So it appears I’m taking a bit of a break from the steampunk/cyberpunk/dark-Victoriana stuff I’ve been doing, and turned my attentions for the moment to anime. But some things don’t change, and just like I corrupted steampunk by inserting handsome, muscular models into scanty steampunkage, I’m doing the same with anime.

Anime is challenging, at least for me, in the way its characters are sexualized. Speaking broadly, both men and women are generally depicted as very young–unless they’re clearly balding or gray-haired or comic. Often the characters themselves are very young: even in anime that is clearly aimed at an older audience, the protagonists can be in a sort of junior-high equivalent, and in those cases in which they’re college-age, they still look more on the junior-high end of things. At least to me. And despite their youth, the characters are often highly sexualized, either overtly through an emphasis on remarkably-developed secondary sex characteristics, or more subtly, through artfully-achieved glances, attitudes, poses, and dialogue.

This tendency is most pronounced, obviously, with female characters, but it’s also very much a thing with male characters as well. Even outside of the gay yaoi (“boy love”) or bishonen (“beautiful boy”) genres, male anime characters are often subtly–and not-so-subtly–sexualized through both art and dialogue.

Anyway, all of this causes a serious sort of cognitive dissonance for me, and no small bit of guilt and anxiety as I realize that the extremely attractive young animated gentleman I’ve grown so fond of is, like, twelve years old. And that is most definitely not OK. Now, anime has an answer: biseinen refers to “beautiful men”–grown male characters who are attractive through their handsomeness, elegance, attitude, intelligence, or even humor. [I’ll refer you this breakdown of the various types: http://blog.honeyfeed.fm/what-is-bidanshibiseinenikemen-definition-meaning/] But that doesn’t help when the protagonists of most more-or-less popular anime, or at least the ones I find interesting, are clearly not grown men.

So to assuage my guilt, I’ve undertaken a new photographic series that takes the inherently sexualized nature of (male) anime characters and–in sort of anime dialogue fashion–melodramatically (and shamelessly) pumps up the bishonen into biseinen. Like my Gentlemen of Steampunk, though, and perhaps even more so, the “Gentlemen of Anime” are not really cosplaying. The anime biseinen, in fact, have been stripped down to the barest prop-and-costume elements necessary to tie them to their bishonen roots, but all suggestion of little-boyishness are gone; these are grown-up versions of the characters they portray.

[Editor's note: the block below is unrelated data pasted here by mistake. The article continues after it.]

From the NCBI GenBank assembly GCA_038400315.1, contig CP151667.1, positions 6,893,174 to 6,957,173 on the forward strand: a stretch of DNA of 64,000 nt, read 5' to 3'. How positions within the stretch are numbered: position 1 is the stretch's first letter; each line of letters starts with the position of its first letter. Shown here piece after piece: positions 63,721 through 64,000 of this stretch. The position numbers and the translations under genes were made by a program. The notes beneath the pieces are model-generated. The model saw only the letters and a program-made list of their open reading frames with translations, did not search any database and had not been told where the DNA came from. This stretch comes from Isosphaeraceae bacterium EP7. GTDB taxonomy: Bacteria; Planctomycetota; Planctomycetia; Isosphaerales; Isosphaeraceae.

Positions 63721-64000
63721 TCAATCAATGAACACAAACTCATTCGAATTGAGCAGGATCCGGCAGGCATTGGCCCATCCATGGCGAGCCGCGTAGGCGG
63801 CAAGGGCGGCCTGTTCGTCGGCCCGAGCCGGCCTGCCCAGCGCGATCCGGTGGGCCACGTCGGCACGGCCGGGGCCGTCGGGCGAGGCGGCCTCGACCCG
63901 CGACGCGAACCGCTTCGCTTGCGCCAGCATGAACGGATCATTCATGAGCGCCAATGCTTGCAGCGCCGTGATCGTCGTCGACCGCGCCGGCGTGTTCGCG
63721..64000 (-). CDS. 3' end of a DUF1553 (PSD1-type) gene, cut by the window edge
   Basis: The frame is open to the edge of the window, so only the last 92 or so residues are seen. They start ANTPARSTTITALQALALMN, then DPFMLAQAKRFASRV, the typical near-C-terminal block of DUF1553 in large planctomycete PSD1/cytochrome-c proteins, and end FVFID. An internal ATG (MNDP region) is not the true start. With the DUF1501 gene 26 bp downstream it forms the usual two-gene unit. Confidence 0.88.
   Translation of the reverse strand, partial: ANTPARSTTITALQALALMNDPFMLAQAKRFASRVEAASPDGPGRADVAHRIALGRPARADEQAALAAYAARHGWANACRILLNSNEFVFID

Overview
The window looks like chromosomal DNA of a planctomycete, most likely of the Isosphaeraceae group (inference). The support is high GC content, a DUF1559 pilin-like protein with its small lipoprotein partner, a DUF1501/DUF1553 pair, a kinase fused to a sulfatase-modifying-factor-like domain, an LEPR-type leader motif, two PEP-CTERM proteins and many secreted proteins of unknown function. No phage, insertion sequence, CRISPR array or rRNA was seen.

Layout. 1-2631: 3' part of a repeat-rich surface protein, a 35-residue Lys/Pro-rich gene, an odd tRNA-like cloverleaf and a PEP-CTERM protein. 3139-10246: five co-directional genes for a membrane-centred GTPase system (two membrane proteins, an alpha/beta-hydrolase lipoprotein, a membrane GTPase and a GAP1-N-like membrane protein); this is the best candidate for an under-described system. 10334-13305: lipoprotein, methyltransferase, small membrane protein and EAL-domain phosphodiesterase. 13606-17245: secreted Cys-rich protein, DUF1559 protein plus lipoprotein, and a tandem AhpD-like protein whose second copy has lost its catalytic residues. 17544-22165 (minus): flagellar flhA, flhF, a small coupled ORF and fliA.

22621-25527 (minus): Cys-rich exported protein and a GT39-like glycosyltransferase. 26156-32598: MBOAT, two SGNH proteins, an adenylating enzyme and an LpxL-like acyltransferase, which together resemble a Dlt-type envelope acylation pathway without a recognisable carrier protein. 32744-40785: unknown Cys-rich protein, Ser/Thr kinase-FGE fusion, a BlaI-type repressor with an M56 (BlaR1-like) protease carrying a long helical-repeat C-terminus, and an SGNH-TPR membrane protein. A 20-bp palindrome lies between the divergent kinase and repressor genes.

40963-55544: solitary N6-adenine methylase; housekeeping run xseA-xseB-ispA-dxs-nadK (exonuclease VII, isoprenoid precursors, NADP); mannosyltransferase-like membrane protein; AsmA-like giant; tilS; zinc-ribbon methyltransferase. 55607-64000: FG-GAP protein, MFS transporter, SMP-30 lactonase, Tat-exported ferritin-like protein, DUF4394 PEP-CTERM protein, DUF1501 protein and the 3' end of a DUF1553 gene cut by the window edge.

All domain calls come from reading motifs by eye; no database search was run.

I decided to do a selective-color approach in most cases, in which the models are rendered in monochrome and their props, costume items, and other key character-identification pieces are color-saturated. My thinking is that this helps pull the models out of the “real” and is more suggestive of an anime or fantasy character.

As I said, this is an ongoing series. I’ve worked with only two models so far, and there will be many more characters and versions of characters to come. The gallery is accessible at EButterfield Photography, and you can see more there. Here, though, are some early samples of what this is all about.

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Mugen from “Samurai Champloo” [model: Quinn Knox]

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Tuxedo Mask from “Sailor Moon” [model: Quinn Knox]

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Ken Kaneki from “Tokyo Ghoul” [model: Quinn Knox]

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Rintarō Okabe from “Steins;Gate” [model: Quinn Knox]

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Shōtarō Kaneda from “Akira” [model: Quinn Knox]

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Mugen from “Samurai Champloo” [model: Osvaldo Romero]

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L from “DeathNote” [model: Osvaldo Romero]